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Group and teams,


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Understanding Group and Work teams.Organizational Behavior By Robbins

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Group and teams,

  1. 1. Group and Teams Group Dynamics MBA SEM-1 PREPARED BYNISHIT ARPAN GROUP 1
  2. 2. Defining Group  Two or more individuals interacting and interdependent, who have come together to achieve particular objectives.  A number of individuals considered together because of similarities.  A number of people who are connected by some shared activity , interest,or quality.
  3. 3. Classifying Groups Formal Group A designated work group defined by the organization’s structure. Command Group A group composed of the individuals who report directly to a given manager. Informal Group A group that is neither formally structured now organizationally determined; appears in response to the need for social contact. Task Group Those working together to complete a job or task.
  4. 4. Classifying Groups(contd.) Interest Group Those working together to attain a specific objective with which each is concerned. Friendship Group Those brought together because they share one or more common characteristics.
  6. 6. Stages of Group Development
  7. 7. The Five-Stage Model of Group Development  The Forming – Storming – Norming – Performing model of group development was first proposed by Bruce Tuckman in 1965, who maintained that these phases are all necessary and inevitable in order for the team to grow, to face up to challenges, to tackle problems, to find solutions, to plan work, and to deliver results
  8. 8. Five-Stage Model of Group Development      Forming Stage The first stage in group development, characterized by much uncertainty. Storming Stage The second stage in group development, characterized by intragroup conflict. Norming Stage The third stage in group development, characterized by close relationships and cohesive. Performing stage The fourth stage in group development, when the group is fully functional. Adjourning Stage The final stage in group development for temporary groups, characterized by concern with wrapping up activities rather than performance.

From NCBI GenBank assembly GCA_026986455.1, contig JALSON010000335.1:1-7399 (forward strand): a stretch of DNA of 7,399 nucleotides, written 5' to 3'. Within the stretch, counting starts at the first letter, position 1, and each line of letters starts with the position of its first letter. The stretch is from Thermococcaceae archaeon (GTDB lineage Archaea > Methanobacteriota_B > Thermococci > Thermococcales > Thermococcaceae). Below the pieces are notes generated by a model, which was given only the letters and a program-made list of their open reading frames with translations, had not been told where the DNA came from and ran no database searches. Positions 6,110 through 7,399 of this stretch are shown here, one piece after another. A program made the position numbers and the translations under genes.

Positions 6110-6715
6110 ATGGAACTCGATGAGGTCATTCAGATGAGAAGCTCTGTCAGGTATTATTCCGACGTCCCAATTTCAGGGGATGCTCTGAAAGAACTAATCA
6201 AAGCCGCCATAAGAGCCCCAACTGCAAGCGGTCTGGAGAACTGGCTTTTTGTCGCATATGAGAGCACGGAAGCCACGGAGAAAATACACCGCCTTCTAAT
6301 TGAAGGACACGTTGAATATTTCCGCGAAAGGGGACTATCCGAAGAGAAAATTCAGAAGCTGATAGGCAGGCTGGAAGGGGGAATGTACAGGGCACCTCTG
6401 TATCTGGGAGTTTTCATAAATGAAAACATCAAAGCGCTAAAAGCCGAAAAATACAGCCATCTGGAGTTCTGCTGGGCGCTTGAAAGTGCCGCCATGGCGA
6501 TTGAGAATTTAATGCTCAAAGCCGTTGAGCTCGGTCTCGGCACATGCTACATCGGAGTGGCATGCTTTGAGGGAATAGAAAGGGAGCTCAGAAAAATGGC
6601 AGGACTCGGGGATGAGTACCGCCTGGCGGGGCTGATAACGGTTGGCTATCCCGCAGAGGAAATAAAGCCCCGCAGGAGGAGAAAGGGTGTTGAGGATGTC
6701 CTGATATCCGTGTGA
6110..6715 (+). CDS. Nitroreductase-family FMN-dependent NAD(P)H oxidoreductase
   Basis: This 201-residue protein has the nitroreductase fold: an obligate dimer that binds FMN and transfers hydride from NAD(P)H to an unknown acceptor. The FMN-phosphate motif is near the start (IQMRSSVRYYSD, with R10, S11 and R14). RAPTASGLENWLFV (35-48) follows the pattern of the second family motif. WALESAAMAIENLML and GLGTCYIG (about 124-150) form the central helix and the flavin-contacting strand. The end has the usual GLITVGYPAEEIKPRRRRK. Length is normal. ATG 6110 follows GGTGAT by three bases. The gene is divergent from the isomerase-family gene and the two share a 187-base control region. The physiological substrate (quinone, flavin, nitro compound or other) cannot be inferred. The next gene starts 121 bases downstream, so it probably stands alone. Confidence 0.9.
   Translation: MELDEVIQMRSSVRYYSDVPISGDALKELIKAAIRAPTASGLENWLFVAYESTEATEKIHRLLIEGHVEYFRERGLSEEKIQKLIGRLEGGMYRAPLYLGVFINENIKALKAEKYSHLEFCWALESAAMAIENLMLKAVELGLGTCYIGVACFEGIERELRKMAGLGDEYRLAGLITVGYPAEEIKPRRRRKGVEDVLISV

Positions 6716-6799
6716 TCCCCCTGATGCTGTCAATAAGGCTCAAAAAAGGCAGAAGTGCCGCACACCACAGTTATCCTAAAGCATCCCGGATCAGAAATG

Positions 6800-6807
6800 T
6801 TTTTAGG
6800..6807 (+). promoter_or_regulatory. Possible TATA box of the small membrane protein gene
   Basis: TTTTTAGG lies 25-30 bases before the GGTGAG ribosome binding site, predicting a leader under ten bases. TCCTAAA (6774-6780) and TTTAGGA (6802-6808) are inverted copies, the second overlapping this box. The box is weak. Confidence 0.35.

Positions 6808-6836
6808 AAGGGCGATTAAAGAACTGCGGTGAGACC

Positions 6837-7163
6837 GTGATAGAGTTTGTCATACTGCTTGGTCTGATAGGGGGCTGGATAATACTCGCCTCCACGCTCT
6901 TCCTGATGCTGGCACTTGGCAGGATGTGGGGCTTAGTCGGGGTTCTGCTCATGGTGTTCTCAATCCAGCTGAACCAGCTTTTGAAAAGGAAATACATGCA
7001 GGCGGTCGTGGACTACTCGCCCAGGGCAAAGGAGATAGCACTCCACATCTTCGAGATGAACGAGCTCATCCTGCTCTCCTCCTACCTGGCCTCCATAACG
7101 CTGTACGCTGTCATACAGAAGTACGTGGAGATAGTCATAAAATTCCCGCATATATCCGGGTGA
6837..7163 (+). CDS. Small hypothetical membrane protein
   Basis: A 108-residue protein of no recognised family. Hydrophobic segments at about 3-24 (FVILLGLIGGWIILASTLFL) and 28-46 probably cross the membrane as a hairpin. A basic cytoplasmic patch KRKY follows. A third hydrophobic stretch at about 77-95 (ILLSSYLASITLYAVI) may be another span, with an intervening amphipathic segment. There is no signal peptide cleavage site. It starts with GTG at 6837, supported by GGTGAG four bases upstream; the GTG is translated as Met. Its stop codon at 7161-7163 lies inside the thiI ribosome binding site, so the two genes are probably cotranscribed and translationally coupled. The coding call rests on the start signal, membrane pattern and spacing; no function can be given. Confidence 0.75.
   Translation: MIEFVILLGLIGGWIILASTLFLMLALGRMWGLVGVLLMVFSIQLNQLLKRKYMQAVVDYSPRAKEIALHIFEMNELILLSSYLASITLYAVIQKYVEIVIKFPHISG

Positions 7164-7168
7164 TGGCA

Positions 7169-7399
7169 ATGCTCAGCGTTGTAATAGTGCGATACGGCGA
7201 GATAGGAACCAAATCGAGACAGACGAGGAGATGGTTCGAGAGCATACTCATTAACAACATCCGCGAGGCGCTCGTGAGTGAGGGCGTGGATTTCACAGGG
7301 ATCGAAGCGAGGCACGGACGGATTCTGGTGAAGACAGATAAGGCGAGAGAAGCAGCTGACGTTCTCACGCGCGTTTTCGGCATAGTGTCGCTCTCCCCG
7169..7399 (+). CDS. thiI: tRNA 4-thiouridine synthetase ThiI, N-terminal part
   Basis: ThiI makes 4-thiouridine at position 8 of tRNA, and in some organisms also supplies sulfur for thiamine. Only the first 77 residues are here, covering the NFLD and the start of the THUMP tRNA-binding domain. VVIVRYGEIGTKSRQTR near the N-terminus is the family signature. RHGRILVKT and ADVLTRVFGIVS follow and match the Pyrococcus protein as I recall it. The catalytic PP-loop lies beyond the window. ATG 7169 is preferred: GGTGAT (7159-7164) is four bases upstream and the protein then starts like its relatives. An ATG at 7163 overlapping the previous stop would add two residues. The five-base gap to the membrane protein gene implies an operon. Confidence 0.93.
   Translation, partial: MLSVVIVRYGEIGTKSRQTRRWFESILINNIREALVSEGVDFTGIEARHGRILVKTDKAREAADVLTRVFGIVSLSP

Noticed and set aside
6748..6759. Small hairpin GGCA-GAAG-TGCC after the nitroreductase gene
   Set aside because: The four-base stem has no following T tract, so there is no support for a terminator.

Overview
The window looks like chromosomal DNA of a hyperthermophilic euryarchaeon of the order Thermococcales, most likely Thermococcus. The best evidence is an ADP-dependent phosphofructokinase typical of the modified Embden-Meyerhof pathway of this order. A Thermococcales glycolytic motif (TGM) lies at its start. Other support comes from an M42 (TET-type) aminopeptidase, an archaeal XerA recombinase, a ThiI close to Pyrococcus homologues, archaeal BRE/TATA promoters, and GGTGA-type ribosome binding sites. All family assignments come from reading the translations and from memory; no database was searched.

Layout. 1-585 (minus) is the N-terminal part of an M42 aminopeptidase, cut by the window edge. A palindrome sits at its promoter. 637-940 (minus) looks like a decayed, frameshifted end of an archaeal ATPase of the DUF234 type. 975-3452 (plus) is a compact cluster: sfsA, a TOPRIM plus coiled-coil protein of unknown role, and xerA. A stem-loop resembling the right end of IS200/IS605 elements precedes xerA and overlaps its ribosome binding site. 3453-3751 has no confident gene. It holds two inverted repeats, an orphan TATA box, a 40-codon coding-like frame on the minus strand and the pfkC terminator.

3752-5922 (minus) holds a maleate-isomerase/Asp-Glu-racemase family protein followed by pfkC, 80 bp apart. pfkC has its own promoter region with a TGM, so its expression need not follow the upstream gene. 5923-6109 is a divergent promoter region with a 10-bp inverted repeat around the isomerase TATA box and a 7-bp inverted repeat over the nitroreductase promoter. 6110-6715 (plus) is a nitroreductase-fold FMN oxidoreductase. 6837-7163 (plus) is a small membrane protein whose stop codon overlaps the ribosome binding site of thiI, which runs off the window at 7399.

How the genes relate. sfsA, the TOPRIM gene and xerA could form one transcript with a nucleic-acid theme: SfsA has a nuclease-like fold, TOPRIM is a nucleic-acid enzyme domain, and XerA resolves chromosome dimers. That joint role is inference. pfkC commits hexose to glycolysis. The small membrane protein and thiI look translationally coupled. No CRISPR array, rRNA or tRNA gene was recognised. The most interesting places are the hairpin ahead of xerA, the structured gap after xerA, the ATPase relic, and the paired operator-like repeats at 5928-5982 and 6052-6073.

9. 9. An Alternate Model : For Temporary Groups wth Deadlines el: Temporary Groups with Deadline Punctuated-Equilibrium Model Sequence of actions: Temporary groups go through transitions between inertia and activity. 2. First phase of inertia 1. Sets group direction 3. Half-way point transition 4. Major changes 5. Second phase of inertia 6. Accelerated activity
  10. 10. Group Member Resources  Knowledge  Skills  Abilities  Personality characters o Sociabilty,initiative,openness,flexibility
  11. 11. Group Structure STRUCTURAL VARIABLES  Formal Leadership  Roles  Norms  Group Size  Composition of Group
  12. 12. Formal Leadership  Almost every group has formal leader. Typically identified by Manager, supervisor, foreman, project leader, task force head, committee chair.  Group success
  13. 13. Group Structure - Roles Role(s) Role Identity Role Perception A set of expected behavior patterns attributed to someone occupying a given position in a social unit. Certain attitudes and behaviors consistent with a role. An individual’s view of how he or she is supposed to act in a given situation.
  14. 14. Group Structure - Roles (cont’d) Role Expectations How others believe a person should act in a given situation. Psychological Contract An unwritten agreement that sets out what management expects from the employee and vice versa. Role Conflict A situation in which an individual is confronted by divergent role expectations.